The vision board is a very powerful tool for seeing your goals come true: it allows you to visually represent the aspirations and goals you have for your life, mainly using images.
It has been “in” for a few years and you will find plenty of inspiration on the web. But be careful, you don’t want to copy too much from your friends, because this picture should really vibrate with who you are. In this new article, I explain how to make an effective visualization board and, as you can imagine, with a touch of Feng Shui!
Visualisation and neuroscience
Visualisation is not magic. It is very serious! This process has been studied in many fields such as high level sports, exam preparation, treatment of phobias or addictions…
Visualisation is not only related to the mind, to thoughts. It is about using a larger part of the brain: when we visualise, we use more of the part of the brain that handles the creative, intuitive and holistic aspects. Then we integrate them with the rational, analytical and verbal parts. In other words, we use more of ourselves and our potential when we visualise.
Neuroscientist Dr Tara Swart explains that “looking at the images in a vision board allows the brain to seize opportunities that would otherwise go unnoticed. This is because the brain has a process called ‘value tagging’ that imprints the important stuff in your subconscious and filters out the unnecessary information.”
We know that the brain doesn’t really differentiate between what we imagine and reality. Man has this fantastic and magical tool: the power of his imagination. The aim is to generate an emotion through imagination and visualisation. This emotion will create a vibration and it is this vibration that will give us the motivation and energy to take action and achieve our goals.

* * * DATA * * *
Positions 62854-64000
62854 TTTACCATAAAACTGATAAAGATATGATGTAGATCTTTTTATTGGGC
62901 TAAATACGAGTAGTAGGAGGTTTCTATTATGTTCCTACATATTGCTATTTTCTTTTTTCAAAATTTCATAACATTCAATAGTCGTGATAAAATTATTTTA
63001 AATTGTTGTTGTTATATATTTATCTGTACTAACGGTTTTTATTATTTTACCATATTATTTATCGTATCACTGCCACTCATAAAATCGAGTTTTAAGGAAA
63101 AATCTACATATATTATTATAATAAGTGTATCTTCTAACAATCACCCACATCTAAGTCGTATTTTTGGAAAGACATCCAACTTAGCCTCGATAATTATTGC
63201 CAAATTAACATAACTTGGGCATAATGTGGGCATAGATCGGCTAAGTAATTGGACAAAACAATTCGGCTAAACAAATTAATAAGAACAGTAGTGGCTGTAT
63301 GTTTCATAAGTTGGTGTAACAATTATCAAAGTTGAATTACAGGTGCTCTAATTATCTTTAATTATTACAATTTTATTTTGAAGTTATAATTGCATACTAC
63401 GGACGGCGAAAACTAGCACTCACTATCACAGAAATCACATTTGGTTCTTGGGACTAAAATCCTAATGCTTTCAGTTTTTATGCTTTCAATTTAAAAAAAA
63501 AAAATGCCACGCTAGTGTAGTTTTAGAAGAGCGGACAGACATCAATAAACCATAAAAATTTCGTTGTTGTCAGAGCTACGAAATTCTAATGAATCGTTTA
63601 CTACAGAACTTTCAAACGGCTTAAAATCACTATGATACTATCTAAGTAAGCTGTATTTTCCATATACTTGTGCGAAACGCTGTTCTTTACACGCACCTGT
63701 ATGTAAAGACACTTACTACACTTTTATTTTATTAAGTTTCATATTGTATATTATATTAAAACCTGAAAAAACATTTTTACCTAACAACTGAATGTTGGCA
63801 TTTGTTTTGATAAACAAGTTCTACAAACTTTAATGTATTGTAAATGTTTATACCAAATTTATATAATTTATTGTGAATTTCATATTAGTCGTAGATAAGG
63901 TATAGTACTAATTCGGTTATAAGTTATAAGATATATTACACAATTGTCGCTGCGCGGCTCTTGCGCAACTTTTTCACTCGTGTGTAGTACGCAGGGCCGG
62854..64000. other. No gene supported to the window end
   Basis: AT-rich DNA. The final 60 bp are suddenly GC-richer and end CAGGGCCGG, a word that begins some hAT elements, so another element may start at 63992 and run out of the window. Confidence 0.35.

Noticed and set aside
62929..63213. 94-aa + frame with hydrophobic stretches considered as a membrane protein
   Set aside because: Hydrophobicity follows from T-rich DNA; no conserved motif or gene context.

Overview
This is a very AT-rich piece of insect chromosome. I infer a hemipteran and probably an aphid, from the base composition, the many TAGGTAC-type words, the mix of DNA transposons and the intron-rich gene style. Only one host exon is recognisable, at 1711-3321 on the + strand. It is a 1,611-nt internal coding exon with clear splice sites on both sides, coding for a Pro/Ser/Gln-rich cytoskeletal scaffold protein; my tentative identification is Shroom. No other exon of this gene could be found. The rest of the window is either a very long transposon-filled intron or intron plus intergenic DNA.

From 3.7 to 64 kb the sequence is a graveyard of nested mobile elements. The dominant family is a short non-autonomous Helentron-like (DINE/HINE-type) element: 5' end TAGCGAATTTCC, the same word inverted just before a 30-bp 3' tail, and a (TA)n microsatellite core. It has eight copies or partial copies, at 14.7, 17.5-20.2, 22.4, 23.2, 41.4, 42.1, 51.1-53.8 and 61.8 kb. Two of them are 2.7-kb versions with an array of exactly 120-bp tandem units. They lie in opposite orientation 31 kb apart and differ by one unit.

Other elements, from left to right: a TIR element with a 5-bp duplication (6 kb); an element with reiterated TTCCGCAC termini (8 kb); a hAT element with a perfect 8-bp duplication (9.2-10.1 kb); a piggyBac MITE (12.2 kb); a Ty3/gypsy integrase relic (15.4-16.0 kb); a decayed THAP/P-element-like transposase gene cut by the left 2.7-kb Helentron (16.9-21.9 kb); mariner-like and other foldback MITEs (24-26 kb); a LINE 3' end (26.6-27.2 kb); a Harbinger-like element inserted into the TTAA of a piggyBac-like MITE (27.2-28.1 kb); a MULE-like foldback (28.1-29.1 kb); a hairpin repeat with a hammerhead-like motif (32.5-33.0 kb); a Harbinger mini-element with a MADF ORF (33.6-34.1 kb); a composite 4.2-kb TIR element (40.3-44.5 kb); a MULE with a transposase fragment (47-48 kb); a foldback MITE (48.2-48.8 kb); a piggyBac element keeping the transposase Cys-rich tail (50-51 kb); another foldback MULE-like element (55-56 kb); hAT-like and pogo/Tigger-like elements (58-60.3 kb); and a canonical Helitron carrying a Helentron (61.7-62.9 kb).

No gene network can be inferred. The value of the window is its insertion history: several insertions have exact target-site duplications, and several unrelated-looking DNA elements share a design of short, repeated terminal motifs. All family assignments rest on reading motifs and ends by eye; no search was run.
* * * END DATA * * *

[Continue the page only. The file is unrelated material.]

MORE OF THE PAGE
Specific goals to get into action
So you just look at the vision board and you’re good? As you can see from the previous paragraph, I’m sorry to disappoint you, but no, standing in front of your vision board for hours on end is not enough… That’s why there are some articles that slam vision boards!
Tara Swart prefers the term “action board”: yes, visualizing is good, but only if it allows you to take action!
The principle is to help our brain to register our intentions. To do this, our objectives must be precise. For example, rather than simply putting a picture of a large house, specify its surface area, the number of bedrooms, the region or neighbourhood, etc. This aligns thoughts and intentions, actions and desires. This is what ultimately gives you the means to succeed. The vision board is just a lever, a tool that, by placing us in a context of positive thoughts, will bring us something positive.
If you haven’t read about it yet, I suggest you read my article on the law of attraction. The more emotion you bring, like a kid on Christmas morning, the more joy and happiness you will bring to your visualisation. Never focus on what you miss or what you don’t want to do anymore.